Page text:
The Suzuka 8 Hours presents lots of challenges to teams and riders. The most unique for many of the WorldSBK stars in action this weekend is that they’re out there for hours on end from day to night. The hottest temperatures to the slightly cooler evening temperatures. You’re lapping traffic from early in proceedings and you’re doing it all with, at times, very limited reference points once the darkness sets in.
You’re still in a race but it’s a very different proposition to your usual 35 minute blasts. That being said there’s still familiarity. There’s still rivals to beat and champagne to be sprayed. Out on track after the sun sets the clock is ticking down and time is running out to get to the front. Bottled up behind another rider moves have to be made but with every lap the chances of getting the job done are getting slimmer and slimmer. The only problem? Other than the narrow beam of light from your bike illuminating a tiny section of the race track the riders can’t see much. They’re racing on a rhythm, They’re searching for any reference points around the track to pick out a braking point.
“We do so many laps in practice and testing that it’s all automatic and you can ride on instinct,” said Jonathan Rea when asked about the challenge presented by the darkness. “Some places are quite well lit up, some places can surprise you. The kerb at Degner 1 really does pop out of nowhere! That side of the track isn’t very well lit so you ride a lot based on feel. The big challenge during the race is to understand the speed and ability of the riders that you’ll lap during the race.
“The difference between the fastest and the slowest riders here is massive and you catch them so fast that it’s hard to understand where they’ll actually go. If you attack a slow rider they can panic and turn into your normal line. You’re always best to err on the side of caution when you’re passing riders because even though you can lose half a second it’s a lot better than the worst that can happen.
“So much of Suzuka is about trusting the other riders. You’ve got to believe that there won’t be another bike coming down the inside of you. A lot of the time you try and forget about them, forget about the lights and just ride point to point around the track. I really enjoy racing at night because there’s no distractions, it’s quiet inside your head during those stints.”
Once the sun sets the race is nearing its close at Suzuka. There’s not long left but there’s still time to attack or defend. This race might be an endurance event but really it’s a series of splits. Riders and teams try and plan for how long each stint will be and throughout the race you’re counting down the laps rather than the gap to the riders around you.
The pitboard is always a crucial information point for the rider. With no ship to shore radio there’s only one way to get reliable information across to a rider. It’s archaic and hasn’t been changed in over 75 years but that’s because it works. How many laps left in your stint? Check the board. What’s the gap to the rider in front? Check your board. How fast are you pulling away at the front of the field? Check your board.
“At Suzuka the pitboard counts down to the end of your stint,” explains van der Mark. “Suzuka is different to other races and there isn’t a need for too much information. The pitboard is there to make sure that a rider knows their targets during a race and at Suzuka the target is to meet you laps!”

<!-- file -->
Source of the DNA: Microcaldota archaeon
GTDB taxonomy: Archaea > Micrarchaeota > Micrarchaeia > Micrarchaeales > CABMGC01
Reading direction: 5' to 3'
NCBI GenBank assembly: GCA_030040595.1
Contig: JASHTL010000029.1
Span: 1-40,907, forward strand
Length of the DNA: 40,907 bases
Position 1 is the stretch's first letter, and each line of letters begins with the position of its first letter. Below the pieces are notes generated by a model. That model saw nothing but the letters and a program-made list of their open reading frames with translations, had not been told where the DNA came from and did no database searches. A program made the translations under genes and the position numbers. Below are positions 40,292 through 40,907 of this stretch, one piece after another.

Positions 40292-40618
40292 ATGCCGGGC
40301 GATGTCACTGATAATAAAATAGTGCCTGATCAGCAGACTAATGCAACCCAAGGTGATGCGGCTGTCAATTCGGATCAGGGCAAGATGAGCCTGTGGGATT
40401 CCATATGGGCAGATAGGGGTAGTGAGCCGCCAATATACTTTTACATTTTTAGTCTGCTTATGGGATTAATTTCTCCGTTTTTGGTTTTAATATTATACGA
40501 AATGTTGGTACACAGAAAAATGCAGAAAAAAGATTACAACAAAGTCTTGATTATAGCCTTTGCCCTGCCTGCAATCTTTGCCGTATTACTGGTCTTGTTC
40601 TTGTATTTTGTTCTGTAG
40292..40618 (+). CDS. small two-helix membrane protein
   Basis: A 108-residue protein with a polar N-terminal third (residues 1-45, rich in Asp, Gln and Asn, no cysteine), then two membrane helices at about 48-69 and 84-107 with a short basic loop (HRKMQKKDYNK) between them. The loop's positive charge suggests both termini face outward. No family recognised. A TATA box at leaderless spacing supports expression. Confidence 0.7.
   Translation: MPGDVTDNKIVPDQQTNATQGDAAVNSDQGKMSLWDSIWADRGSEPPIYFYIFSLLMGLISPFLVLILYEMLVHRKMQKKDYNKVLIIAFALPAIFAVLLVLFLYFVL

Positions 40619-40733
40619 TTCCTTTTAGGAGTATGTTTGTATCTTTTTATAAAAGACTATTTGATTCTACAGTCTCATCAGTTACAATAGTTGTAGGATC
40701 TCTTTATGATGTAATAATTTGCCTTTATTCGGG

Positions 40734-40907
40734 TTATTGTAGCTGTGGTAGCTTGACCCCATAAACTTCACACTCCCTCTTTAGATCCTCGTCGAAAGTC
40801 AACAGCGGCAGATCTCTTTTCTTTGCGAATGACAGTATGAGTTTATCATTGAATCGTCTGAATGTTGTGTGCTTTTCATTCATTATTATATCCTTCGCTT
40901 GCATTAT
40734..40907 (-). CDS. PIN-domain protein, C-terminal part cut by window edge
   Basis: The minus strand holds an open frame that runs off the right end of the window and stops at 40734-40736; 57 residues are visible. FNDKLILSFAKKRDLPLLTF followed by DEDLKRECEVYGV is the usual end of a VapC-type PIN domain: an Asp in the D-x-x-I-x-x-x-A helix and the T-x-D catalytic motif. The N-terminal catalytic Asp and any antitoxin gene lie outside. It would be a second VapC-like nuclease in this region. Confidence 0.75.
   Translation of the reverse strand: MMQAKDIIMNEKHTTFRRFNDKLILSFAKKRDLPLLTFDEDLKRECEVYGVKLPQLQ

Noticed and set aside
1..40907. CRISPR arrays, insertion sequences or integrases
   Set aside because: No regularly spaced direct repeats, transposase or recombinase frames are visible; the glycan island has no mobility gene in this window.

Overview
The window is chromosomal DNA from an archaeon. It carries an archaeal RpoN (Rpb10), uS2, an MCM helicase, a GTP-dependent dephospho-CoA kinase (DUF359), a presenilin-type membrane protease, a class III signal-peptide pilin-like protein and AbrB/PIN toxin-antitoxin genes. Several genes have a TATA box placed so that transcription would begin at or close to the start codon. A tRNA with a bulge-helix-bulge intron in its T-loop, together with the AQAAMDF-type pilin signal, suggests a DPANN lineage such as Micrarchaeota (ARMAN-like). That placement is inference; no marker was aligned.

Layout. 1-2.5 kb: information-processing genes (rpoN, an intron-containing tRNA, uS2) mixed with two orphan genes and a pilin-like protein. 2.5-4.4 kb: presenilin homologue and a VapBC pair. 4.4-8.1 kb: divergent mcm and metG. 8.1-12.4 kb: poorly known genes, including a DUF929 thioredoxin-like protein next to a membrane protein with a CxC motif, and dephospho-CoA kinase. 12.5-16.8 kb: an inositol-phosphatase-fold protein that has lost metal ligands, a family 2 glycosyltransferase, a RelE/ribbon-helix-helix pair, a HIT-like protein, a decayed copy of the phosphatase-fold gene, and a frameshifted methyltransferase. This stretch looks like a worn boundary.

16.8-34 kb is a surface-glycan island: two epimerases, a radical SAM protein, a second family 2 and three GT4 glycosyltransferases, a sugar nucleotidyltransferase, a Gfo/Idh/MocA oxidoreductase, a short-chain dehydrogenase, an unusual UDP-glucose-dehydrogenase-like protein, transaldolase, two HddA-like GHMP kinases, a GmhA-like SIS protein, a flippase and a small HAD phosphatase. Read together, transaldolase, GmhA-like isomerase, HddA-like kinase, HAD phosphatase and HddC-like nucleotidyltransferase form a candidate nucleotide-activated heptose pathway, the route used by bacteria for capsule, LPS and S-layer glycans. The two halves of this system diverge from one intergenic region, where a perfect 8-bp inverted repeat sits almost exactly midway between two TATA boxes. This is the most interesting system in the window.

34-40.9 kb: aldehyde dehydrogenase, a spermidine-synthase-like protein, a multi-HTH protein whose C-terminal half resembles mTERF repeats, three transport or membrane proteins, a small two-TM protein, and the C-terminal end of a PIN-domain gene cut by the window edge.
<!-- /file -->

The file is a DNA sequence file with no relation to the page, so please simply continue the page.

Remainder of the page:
The mind can play tricks on a rider in any race. Over the course of a racing changing from day to night when you’ve been awake for hours before the start of “the 8 hours” it’s easy to be fooled during the race by an errant back marker. A single mistake can change the course of everything. Understanding the bike and conditions is key because as the track changes and evolves throughout the race you need to adapt to it. Alex Lowes has been part of the Yamaha team that has won the last three Suzuka 8 Hours and experience has played a big role in those success.
“The race starts at 11.30 and the track is relatively cool at that point,” explains Lowes then as the race progresses the track temperature increases before it cools again in the evening. The grip changes but it’s the same for everybody in the race. You have to adapt to how you feel at the start of the stint. We’re all good enough riders to understand the track and understanding the track is one of the keys to being able to have a good stint. It’s up to us to make it work.”
At the end of each hour there’s a change on the bike and another rider jumps on and you come back to the pits and recover. Get into the paddling pool filled with iced water, get a massage, get some fluids on board. Get yourself ready for the hell on earth that is the Suzuka 8 Hours. The race is relentless and managing the race comes down to preparation.
It’s almost impossible to be as fresh at the end of the race as you were at the beginning but that’s the expectation. Experience makes a big difference during the course of a stint on track but it also plays a big role in getting ready for that stint. This is when a rider with a cool head can make all the difference. Knowing what your body needs can make the crucial difference.
“The heat and conditions are always the toughest thing about Suzuka,” said Leon Haslam. “I remember doing five and a half hours a few years ago. That’s basically 12 BSB races in an afternoon! It was crazy but on the bike it was OK because I knew that my target was to finish on the podium and I had a job to do. When I overtook the bike in front of us that day it was an amazing feeling because I knew how hard that race was for me.
“The biggest issue that it’s easy to be over hydrated. You try and take on fluids all the time but sometimes you can have too much fluid in your body and you can’t actually use it. You need to be able to balance everything at the 8 Hours but that’s part of the challenge.”